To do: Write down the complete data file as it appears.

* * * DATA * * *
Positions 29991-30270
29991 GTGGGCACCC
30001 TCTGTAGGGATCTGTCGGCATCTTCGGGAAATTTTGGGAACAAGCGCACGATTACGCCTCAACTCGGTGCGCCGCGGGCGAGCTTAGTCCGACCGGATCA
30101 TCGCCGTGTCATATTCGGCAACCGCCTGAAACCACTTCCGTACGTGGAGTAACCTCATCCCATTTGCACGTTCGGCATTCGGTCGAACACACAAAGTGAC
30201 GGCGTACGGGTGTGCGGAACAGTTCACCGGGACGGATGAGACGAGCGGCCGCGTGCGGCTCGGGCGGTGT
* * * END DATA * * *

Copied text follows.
Positions 29991-30270
29991 GTGGGCACCC
30001 TCTGTAGGGATCTGTCGGCATCTTCGGGAAATTTTGGGAACAAGCGCACGATTACGCCTCAACTCGGTGCGCCGCGGGCGAGCTTAGTCCGACCGGATCA
30101 TCGCCGTGTCATATTCGGCAACCGCCTGAAACCACTTCCGTACGTGGAGTAACCTCATCCCATTTGCACGTTCGGCATTCGGTCGAACACACAAAGTGAC
30201 GGCGTACGGGTGTGCGGAACAGTTCACCGGGACGGATGAGACGAGCGGCCGCGTGCGGCTCGGGCGGTGT